Money Saving Tips
The time has come for many young adults to take charge of their finances, as they embark on their first year at university. Hence, it is essential to analyse what you need to budget for.
- Common Course costs – This will include books, printing, stationary and field trips. There are several ways to reduce costs, when it comes to literature, online sites such as Amazon offer great deals on second-hand books, which can save students a fortune. Also, printing at university can be steep, why not invest in your own printer and share ink costs with housemates.
- Transport – Take advantage of the student travel cards to help minimize the cost. The 16-25 railcard is just £30 a year, so very handy for students travelling home at weekends. In addition, the National Express Young Persons Coachcard is just £10 a year.
- Food – One way to frivolously spend money is on takeaways, a common habit of the 21st century student. Prevent this by making a shopping list and planning your meals, so that there is no need to buy junk food if you don’t need to! Cook in bulk and keep leftovers for lunch/dinner, this reduces waste and allows you to get more out of your money.
- Entertainment – The best advantage of being a student is having the ability to go out during the week and utilising the cheap student deals available. Also, make sure to visit student-specific discount websites, such as NUS Extra or UNidays for discounts on clothing, food and days out.
Practical Saving Tips
It is important to be a sensible spender, as a recent graduate from Heriot Watt university I found the below tips to be incredibly valuable.
- As a student you will be required to buy an extensive amount of academic literature at a hefty price tag. So, why not recycle? Once you’re done sell your books online, this also applies to any unwanted clothes and furniture.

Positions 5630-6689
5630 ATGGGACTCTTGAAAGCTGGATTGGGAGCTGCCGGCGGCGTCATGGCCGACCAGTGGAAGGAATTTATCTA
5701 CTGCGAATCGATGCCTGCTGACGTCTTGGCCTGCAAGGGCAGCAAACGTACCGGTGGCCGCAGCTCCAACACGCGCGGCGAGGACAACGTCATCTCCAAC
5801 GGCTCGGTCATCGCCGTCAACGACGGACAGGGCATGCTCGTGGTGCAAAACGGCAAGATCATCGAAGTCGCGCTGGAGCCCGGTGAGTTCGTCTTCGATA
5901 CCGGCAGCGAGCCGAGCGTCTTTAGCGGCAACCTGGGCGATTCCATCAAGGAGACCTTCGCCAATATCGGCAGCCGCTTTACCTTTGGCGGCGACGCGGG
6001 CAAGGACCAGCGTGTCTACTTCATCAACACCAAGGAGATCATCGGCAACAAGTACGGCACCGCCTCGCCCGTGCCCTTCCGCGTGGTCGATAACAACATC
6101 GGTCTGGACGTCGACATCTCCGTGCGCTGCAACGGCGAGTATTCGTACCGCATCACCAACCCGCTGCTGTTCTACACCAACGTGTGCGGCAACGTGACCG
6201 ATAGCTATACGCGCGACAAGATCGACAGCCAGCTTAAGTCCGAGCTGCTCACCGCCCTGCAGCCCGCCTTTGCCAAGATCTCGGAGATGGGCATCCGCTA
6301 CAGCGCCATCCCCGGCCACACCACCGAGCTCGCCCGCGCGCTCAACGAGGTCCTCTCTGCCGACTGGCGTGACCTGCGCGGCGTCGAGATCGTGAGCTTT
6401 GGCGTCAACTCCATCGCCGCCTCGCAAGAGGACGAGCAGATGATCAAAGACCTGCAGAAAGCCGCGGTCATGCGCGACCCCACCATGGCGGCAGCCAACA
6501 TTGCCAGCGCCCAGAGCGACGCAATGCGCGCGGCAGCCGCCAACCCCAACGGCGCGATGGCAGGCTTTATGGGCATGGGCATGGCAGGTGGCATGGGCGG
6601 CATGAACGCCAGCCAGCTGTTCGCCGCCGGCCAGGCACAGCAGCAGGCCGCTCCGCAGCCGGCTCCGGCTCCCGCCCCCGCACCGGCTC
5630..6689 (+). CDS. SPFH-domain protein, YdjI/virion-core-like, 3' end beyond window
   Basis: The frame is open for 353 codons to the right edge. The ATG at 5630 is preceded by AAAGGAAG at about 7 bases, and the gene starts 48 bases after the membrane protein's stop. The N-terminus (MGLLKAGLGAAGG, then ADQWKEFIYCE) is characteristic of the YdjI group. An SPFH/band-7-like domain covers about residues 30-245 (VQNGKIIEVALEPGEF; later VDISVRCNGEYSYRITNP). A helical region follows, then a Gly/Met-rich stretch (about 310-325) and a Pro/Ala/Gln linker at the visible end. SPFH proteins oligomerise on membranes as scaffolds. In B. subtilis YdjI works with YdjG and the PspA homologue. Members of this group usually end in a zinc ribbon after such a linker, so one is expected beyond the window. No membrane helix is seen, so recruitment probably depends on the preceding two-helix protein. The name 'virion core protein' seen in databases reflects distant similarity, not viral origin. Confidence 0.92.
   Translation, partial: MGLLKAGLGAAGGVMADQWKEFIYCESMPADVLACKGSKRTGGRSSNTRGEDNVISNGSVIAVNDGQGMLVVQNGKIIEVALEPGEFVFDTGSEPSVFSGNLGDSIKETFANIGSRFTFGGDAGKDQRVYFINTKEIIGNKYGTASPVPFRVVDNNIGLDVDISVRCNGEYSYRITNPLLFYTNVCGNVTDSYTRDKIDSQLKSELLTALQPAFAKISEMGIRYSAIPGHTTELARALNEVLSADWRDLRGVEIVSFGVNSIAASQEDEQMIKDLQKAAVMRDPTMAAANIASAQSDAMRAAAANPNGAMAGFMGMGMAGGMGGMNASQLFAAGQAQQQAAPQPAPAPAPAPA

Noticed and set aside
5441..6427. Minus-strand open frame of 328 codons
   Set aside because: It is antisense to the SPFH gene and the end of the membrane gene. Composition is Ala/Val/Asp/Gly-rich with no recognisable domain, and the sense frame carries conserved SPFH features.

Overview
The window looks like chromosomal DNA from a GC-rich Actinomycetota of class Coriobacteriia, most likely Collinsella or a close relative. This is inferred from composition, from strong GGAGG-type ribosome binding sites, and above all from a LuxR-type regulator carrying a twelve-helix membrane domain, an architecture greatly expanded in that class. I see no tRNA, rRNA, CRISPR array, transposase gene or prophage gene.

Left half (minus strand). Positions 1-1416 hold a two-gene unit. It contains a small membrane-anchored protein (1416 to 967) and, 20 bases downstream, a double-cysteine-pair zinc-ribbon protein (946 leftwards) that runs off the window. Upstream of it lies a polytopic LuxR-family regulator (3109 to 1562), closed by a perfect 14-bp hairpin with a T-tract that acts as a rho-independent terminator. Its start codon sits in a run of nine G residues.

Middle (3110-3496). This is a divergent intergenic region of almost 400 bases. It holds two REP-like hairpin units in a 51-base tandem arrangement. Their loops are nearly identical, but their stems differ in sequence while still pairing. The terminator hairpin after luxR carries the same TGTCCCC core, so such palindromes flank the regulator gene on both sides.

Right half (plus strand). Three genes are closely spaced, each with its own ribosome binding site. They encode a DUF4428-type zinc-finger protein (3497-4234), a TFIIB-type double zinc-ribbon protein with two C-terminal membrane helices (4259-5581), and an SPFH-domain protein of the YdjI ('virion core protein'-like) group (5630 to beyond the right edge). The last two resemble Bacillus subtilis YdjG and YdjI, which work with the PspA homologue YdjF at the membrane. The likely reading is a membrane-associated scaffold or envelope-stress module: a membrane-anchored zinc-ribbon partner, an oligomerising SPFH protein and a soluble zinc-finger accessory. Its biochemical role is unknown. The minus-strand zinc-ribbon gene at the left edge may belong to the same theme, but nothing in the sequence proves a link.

- Get a part-time job. Many students will have plenty of spare time. Although a large proportion should be prioritised for studying there is leeway to get extra cash and work a few hours during weekends. This is beneficial for your bank account, but also your personal profile, as employers today look for individuals with life experience. Those who can juggle a job and university illustrate good time management.
- Order your food shop online with fellow flat mates and split the cost of essentials such as, butter, milk, bread and any other items. This method also prevents impulsive buying as you are not physically in the store.
- Monitor your outgoings versus your income. Make a spreadsheet to help you see exactly where your money is going and if what your spending is necessary.
Overall, be realistic about your budget, but don’t forget to have fun. These are the best, yet most challenging years of your life, so make sure to have a healthy bank balance. To all students embarking on this new and exciting journey we wish you the best of luck on your future endeavours, spend wisely.
By Ashleigh Jane McCann
Digital Marketing Executive - City Room Rentals